Friday, May 23, 2014

The Seeds of Death - "I never thought I'd see that again. A rocket rising in flight."

BBC - Doctor Who Classic Episode Guide - The Seeds of Death - Details

Season 6, Episode 5 (Overall Series Story #48) | Previous - Next | Index

Pulling gs the old-fashioned way.
The Troughton era is winding down at this point. Doctor Who is teetering on the brink of cancellation. Despite the fine cast and their chemistry, there's something not quite right about the whole enterprise. Change is coming. Pertwee and the new format are a few stories off yet, but there's still more than enough here to enjoy of the old regime. If nothing else, it's at least a complete story with no missing episodes. The Ice Warriors are back in all their scaly, whispery menace and the Earth is in grave peril from the fungus among us.

In 1969 the space race was at its zenith, so the neat twist pulled here is this story features a rocket scientist and all that current tech, but the story is set in the future so all that exciting Rocket Ship to the Moon Future is Now! stuff is passé. T-Mat is all the rage here. The future turned out a little differently then optimists back then might have expected. The US, at least, is largely out of the space shuttle to orbit business and uncomfortably hitching rides with Putin's cosmonauts aboard Soyuz rockets for the time being. We didn't advance beyond rockets, we just decided it was more important to focus our efforts on concentrating wealth in the hands of oligarchs while dismantling the Great Society than to be bold explorers and committed scientists.

If we let Doctor Who down by putting our energy into more mundane matters, then Doctor Who is letting us down a bit here as well in a couple of ways. It's a bit stodgy to make the rocket scientist the saving grace of humanity after he's been superseded. After the neat twist, the show comes back to a conservative position on technology, not just arguing for not putting all your eggs in one basket and not having a back-up plan, but -- in my opinion -- taking a chastising tone against the proponents of the new technology. Sandifer, as usual, does a brilliant job peeling back the layers and revealing the source of the tension we feel while watching this:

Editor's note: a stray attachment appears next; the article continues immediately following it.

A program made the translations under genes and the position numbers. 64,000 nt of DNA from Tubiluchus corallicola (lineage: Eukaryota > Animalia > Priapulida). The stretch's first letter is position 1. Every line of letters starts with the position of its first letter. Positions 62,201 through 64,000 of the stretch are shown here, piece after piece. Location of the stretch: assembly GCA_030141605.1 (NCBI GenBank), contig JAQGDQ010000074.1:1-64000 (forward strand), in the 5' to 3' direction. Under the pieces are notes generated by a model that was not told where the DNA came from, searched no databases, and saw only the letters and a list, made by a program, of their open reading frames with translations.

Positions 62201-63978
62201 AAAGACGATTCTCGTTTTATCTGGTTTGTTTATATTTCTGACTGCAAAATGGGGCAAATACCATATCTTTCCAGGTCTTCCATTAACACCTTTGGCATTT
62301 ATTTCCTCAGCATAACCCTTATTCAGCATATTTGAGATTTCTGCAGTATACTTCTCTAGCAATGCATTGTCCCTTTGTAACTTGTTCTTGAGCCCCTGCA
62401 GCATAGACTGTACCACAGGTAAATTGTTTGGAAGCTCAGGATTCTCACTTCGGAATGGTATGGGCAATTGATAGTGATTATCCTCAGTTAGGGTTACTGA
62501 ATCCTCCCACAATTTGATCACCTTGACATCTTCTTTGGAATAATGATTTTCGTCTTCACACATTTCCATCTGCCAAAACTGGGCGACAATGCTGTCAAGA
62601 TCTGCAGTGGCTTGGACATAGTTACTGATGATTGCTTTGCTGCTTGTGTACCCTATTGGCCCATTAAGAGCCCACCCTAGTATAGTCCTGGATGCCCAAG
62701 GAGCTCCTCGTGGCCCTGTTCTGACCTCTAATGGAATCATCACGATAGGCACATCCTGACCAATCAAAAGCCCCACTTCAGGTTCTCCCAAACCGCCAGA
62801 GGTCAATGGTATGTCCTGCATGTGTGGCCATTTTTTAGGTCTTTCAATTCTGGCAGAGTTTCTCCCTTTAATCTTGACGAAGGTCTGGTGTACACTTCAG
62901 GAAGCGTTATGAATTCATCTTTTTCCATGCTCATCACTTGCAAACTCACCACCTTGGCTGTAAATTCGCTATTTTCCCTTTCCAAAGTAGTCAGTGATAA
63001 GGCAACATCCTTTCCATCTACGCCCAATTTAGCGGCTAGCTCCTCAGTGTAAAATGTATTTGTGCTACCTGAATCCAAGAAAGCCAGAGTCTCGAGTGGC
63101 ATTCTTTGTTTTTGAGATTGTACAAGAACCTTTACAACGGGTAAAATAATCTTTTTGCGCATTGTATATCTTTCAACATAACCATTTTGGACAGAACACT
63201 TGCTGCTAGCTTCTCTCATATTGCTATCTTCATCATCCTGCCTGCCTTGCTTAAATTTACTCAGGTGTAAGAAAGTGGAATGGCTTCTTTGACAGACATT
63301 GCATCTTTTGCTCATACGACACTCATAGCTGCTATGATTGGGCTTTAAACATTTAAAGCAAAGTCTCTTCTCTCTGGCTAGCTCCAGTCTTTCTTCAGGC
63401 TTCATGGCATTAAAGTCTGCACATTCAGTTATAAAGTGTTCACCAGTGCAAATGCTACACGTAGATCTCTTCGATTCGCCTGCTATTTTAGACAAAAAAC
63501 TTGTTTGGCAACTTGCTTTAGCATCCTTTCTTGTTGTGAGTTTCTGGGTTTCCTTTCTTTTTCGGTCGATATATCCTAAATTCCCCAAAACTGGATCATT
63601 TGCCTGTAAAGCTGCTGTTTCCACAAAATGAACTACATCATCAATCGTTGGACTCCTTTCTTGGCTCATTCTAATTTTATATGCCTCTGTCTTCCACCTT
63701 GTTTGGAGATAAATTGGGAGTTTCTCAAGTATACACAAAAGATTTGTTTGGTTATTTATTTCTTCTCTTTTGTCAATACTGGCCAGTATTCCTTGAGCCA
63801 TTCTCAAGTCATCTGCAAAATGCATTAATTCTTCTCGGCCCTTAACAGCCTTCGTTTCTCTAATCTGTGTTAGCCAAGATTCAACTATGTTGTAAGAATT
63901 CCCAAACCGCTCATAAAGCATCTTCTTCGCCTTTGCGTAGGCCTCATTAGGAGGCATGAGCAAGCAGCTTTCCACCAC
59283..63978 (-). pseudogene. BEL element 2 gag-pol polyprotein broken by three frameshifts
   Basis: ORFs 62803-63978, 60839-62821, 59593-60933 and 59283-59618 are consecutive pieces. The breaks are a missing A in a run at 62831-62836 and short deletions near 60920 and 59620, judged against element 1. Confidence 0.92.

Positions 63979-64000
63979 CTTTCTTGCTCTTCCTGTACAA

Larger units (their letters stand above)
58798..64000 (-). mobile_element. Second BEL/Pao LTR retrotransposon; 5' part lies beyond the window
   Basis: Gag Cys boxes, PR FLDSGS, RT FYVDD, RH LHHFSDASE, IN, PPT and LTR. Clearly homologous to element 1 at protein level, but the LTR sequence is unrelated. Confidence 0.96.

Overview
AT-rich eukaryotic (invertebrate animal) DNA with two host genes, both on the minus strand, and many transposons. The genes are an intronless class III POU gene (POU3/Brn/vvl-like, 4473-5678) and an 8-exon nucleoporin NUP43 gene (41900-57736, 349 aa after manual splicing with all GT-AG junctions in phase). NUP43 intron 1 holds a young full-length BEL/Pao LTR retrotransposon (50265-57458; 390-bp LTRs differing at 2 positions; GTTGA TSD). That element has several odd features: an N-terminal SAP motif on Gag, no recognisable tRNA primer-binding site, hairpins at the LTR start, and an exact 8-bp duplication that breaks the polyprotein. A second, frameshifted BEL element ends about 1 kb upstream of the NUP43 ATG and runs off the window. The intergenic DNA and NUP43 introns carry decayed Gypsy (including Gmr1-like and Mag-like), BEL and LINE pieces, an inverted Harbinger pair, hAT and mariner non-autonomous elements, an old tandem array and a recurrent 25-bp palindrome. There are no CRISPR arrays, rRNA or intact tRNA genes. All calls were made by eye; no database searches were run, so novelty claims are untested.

And so it comes to this, in which the Doctor praises neo-Victorian adventuring imperialism with one hand while gunning down imperialists with the other, the only difference seeming to be that one set of imperialists is human and British and the other is green. The Troughton era’s one catastrophic blind spot stands revealed – for all of its anarchic and psychedelic charm, it could never bring itself to hurl the brick through its own window. And as the psychedelic spaceship crashes back to Earth, this contradiction becomes fatal. There is no way past it without completely altering the entire structure of the show.
So, even though it's great fun to watch Troughton's Doctor wade through the foamy fungus the Ice Warriors have started to cover the Earth with as stage one of the terraforming -- well, 'mars'forming might be closer to appropriate -- plan, the fun can't raise the story too far above its underlying dissonance. We chuckle when Troughton slips and falls due to the foam all over the set, leaving Wendy Padbury unable to keep a straight face, before she slips on the foam herself. But it's a short-lived chuckle.

This story is definitely worth a watch due to the classic monster, it's rare-for-the-era completeness, and some strong supporting performances along with top rate main cast -- Two, Zoe, and Jamie is a one of the all-time best TARDIS crews.

It's not enough ...

I tend to get a little contrarian around the holidays that bring out the displays of patriotism. Yes, we should honor those who fought and died to protect freedom. In so doing, we should also specifically honor the memory of those who were conscripted to fight in wars they didn't necessarily want to fight in and paid the ultimate price for doing what they believed was their civic duty.

But it's not enough.

Soft-focus images of military cemeteries, instagrammed photos of flags, and pious displays of patriotism do not honor those who gave their lives in bullshit wars of aggression when our freedom was not in peril. When not balanced by clear-eyed criticism of the decision to waste American lives for dubious ends, they are downright disrespectful. Not only to our fallen, but to the civilians of those far away lands who are often dismissed as collateral damage in our so-called War on Terrorism.